All of the recent press about China and their Advanced Persistent Threat is the same, it detracts from the real problem.  More clearly, the problem isn’t China, Anonymous, LulzSec, or any other FUD ridden buzzword.  The problem is that networks are not being maintained properly from a security perspective […]

Selling zero-day’s doesn’t increase your risk, here’s why.

The zero-day exploit market is secretive. People as a whole tend to fear what they don’t understand and substitute fact with speculation.  While very few facts about the zero-day exploit market are publicly available, there are many facts about zero-days that are available.  When those facts are studied it becomes clear that the legitimate zero-day exploit market presents an immeasurably small risk (if any), especially when viewed in contrast with known risks.

Many news outlets, technical reporters, freedom of information supporters, and even security experts have used the zero-day exploit market to generate Fear Uncertainty and Doubt (FUD).  While the concept of a zero-day exploit seems ominous reality is actually far less menacing.  People should be significantly more worried about vulnerabilities that exist in public domain than those that are zero-day.  The misrepresentations about the zero-day market create a dangerous distraction from the very real issues at hand.

One of the most common misrepresentations is that the zero-day exploit market plays a major role in the creation of malware and malware’s ability to spread.  Not only is this categorically untrue but the Microsoft Security Intelligence Report (SIRv11) provides clear statistics that show that […]

Thank You Anonymous

We (Netragard) have been meaning to say Thank You to Anonymous for a long time now. With that said, Netragard does not condone the actions of Anonymous, nor the damage they have caused.   What Anonymous has demonstrated, and continues to demonstrate, is just how poorly most network infrastructures are managed from a security perspective (globally, not just within the USA).  People need to wake up.

If you take the time to look at most of the hacks done by Anonymous, you’ll find that their primary points of entry are really quite basic.  They often involve the exploitation of simple SQL Injection vulnerabilities, poorly configured servers, or even basic Social Engineering.  We’re not convinced that Anonymous is talentless; we just think that they haven’t had to use their talent because the targets are so soft.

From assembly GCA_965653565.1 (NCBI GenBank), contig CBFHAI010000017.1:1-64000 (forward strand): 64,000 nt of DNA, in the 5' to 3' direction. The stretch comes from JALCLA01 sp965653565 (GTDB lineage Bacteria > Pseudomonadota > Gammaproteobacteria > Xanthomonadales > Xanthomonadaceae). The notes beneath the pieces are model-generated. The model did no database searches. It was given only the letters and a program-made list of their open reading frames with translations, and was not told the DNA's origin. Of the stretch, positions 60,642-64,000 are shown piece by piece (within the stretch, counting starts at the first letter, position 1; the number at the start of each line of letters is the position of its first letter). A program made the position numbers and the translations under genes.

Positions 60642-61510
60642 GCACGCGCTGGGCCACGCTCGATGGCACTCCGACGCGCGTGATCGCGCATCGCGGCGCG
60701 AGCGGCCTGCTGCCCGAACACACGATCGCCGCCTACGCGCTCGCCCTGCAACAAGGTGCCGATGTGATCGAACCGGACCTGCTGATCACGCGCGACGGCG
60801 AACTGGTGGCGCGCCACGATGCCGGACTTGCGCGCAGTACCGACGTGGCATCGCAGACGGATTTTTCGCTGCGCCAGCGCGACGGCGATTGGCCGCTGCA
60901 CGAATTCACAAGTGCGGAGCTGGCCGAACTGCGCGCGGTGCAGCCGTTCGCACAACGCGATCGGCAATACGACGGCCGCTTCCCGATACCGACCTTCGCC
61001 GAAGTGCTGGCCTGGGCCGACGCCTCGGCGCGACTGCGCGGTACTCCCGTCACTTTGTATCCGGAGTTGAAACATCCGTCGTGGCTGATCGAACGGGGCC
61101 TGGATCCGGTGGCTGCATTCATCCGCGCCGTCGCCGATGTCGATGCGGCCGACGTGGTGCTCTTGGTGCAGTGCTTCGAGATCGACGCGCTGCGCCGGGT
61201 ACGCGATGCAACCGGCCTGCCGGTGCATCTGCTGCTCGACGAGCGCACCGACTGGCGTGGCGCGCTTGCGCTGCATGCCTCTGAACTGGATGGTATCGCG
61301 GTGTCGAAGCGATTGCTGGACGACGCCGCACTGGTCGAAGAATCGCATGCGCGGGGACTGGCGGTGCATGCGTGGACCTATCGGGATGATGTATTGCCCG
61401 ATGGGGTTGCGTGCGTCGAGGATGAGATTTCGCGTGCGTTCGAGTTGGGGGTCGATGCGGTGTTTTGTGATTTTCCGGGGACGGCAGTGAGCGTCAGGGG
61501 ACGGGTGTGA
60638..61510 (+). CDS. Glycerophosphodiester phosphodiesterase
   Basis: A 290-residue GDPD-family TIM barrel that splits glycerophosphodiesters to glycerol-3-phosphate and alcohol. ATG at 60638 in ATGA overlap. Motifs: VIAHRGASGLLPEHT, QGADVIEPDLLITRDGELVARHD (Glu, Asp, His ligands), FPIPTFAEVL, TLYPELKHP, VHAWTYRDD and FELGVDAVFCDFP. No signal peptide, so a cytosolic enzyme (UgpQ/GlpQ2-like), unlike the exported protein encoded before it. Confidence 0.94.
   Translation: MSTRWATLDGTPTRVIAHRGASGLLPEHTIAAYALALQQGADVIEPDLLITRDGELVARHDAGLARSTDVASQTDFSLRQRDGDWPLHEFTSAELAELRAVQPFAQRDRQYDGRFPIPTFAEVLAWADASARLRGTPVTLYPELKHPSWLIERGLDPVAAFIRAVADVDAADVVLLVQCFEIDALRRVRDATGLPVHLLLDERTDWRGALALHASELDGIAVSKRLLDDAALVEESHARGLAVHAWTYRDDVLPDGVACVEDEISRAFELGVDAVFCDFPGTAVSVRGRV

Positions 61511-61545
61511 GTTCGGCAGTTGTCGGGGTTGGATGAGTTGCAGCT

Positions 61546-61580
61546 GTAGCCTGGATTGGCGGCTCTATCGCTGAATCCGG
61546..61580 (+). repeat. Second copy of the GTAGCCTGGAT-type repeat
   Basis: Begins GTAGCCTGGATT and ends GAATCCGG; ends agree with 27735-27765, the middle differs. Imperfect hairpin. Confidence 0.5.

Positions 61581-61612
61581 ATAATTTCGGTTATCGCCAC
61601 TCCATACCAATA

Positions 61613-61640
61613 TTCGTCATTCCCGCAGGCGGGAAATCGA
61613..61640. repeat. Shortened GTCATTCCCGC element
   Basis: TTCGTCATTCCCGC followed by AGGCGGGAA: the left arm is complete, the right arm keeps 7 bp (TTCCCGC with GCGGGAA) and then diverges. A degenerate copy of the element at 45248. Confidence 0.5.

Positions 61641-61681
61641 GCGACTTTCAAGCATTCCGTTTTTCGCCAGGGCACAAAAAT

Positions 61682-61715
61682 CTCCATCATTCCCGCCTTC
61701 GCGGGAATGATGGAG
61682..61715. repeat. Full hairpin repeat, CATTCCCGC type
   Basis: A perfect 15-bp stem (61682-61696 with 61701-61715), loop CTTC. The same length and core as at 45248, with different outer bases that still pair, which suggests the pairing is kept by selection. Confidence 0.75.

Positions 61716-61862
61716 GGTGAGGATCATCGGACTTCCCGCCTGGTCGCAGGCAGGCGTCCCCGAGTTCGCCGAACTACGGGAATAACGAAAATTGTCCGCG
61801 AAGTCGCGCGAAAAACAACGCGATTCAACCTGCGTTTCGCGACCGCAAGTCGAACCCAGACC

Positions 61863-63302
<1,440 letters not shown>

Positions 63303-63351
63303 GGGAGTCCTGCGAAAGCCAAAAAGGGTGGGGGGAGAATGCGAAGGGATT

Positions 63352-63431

What Anonymous has really exposed here are issues with the security industry as a whole and with the customers that are being serviced. Many of Anonymous’s victims use third party Penetration Testing vendors and nightly Vulnerability Scanning services.  Many of them even use “best of breed” Intrusion Prevention Systems and “state of the art” firewalls.  Despite this, […]

Netragard on Exploit Brokering

Historically ethical researchers would provide their findings free of charge to software vendors for little more than a mention.  In some cases vendors would react and threaten legal action citing violations of poorly written copyright laws that include but are not limited to the DMCA.  To put this into perspective, this is akin to threatening legal action against a driver for pointing out that the breaks on a school bus are about to fail.

This unfriendliness (among various other things) caused some researchers to withdraw from the practice of full disclosure. Why risk doing a vendor the favor of free work when the vendor might try to sue you?